Promising Practices Promising PracticesPromising Practices
A forum for government's best ideas and most innovative leaders.

How to Earn $990,000 More In Your Lifetime

ARCHIVES
Image via Africa Studio/Shutterstock.com

Ever since the Great Recession sucked the air out of the legal industry, an extremely vocal group of writers—myself included—has been trying to warn pretty much any 20-something with an Internet connection to think twice about going to law school. The job market for recent grads has been murder. And there’s an abiding sense that the business model that sustained many big corporate firms, the ones that offer those plum $160,000-a-year jobs of lore, is in danger of becoming obsolete, if it hasn’t already.

So it was with both great skepticism and a bit of personal trepidation that I cracked open “The Economic Value of a Law Degree,” a new draft paper by Seton Hall Law Professor Michael Simkovic and Rutgers economist Frank McIntyre. The two researchers argue that over the course of a career, your average J.D.-holder will make almost $1 million more than a similar worker with just a bachelor’s degree (or about $700,000 after taxes). Even law grads on the low end of the salary scale seem to fare better than their merely college-educated peers. Crucially, the paper finds no evidence that the earnings premium has declined since the economy crashed.

“[O]ur results suggest that attending law school is generally a better financial decision than terminating one’s education with a bachelor’s degree,” they write. Or to put it more bluntly, the law school haters are wrong.

So, are we? Is paying $60,000 a year to learn torts, tax, and civil procedure really a great deal after all? I don’t think there’s a neat yes or no answer to that question. But I do think law school critics need to take Simkovic and McIntyre’s conclusions seriously.

Read more at Quartz.

Image via Africa Studio/Shutterstock.com

FROM OUR SPONSORS
JOIN THE DISCUSSION
Close [ x ] More from GovExec
 
 

Thank you for subscribing to newsletters from GovExec.com.
We think these reports might interest you:

  • Forecasting Cloud's Future

    Conversations with Federal, State, and Local Technology Leaders on Cloud-Driven Digital Transformation

    Download
  • The Big Data Campaign Trail

    With everyone so focused on security following recent breaches at federal, state and local government and education institutions, there has been little emphasis on the need for better operations. This report breaks down some of the biggest operational challenges in IT management and provides insight into how agencies and leaders can successfully solve some of the biggest lingering government IT issues.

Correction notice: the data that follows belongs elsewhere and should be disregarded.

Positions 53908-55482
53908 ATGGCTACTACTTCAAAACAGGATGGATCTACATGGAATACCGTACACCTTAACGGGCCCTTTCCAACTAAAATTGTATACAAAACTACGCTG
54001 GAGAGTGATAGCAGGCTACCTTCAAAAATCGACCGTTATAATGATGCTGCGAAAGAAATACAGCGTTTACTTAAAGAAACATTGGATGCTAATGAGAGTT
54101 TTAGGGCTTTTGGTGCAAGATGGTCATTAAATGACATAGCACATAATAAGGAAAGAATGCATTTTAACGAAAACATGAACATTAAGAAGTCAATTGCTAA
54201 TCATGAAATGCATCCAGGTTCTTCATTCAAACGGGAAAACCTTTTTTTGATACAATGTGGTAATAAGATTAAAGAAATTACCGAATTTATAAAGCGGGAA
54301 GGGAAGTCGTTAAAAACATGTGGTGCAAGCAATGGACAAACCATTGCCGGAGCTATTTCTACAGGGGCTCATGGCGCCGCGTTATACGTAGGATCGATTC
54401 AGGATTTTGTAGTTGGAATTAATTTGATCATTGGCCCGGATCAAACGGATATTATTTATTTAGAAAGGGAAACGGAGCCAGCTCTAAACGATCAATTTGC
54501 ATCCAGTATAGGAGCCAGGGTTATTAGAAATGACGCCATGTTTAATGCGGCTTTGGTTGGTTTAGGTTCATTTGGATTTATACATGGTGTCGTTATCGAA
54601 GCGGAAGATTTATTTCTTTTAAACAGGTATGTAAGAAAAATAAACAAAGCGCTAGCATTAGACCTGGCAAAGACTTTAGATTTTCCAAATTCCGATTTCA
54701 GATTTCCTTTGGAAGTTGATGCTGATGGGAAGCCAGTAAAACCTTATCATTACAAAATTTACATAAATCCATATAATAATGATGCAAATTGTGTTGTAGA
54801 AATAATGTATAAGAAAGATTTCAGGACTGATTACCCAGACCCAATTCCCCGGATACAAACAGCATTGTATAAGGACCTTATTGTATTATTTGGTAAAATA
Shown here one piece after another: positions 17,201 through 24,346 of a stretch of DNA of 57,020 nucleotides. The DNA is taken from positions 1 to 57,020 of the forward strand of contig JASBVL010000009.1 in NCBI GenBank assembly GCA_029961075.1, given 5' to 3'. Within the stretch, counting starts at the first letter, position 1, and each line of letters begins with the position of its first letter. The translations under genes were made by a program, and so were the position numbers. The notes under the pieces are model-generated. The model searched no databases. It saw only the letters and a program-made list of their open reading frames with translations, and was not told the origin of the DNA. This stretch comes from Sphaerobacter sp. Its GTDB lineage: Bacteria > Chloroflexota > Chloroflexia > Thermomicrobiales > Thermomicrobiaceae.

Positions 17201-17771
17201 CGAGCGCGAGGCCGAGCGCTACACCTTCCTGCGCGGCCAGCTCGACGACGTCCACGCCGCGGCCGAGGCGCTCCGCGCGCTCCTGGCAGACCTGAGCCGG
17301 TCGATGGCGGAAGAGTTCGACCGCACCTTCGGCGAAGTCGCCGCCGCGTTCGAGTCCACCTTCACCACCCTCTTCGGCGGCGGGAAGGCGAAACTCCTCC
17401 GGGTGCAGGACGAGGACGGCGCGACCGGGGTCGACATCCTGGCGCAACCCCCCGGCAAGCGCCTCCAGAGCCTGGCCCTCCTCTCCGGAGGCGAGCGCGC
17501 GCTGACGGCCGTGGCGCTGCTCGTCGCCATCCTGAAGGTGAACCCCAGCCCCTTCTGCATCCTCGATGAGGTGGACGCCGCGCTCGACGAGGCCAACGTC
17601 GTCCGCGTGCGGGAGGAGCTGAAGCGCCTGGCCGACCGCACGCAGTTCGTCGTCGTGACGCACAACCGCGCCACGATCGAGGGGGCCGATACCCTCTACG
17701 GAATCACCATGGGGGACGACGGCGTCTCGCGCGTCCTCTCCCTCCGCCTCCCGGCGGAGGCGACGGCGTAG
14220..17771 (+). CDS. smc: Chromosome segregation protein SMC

Download
  • Communicating Innovation in Federal Government

    Federal Government spending on ‘obsolete technology’ continues to increase. Supporting the twin pillars of improved digital service delivery for citizens on the one hand, and the increasingly optimized and flexible working practices for federal employees on the other, are neither easy nor inexpensive tasks. This whitepaper explores how federal agencies can leverage the value of existing agency technology assets while offering IT leaders the ability to implement the kind of employee productivity, citizen service improvements and security demanded by federal oversight.

    Download
  • IT Transformation Trends: Flash Storage as a Strategic IT Asset

    MIT Technology Review: Flash Storage As a Strategic IT Asset For the first time in decades, IT leaders now consider all-flash storage as a strategic IT asset. IT has become a new operating model that enables self-service with high performance, density and resiliency. It also offers the self-service agility of the public cloud combined with the security, performance, and cost-effectiveness of a private cloud. Download this MIT Technology Review paper to learn more about how all-flash storage is transforming the data center.

    Download
  • Ongoing Efforts in Veterans Health Care Modernization

    This report discusses the current state of veterans health care

    Download

When you download a report, your information may be shared with the underwriters of that document.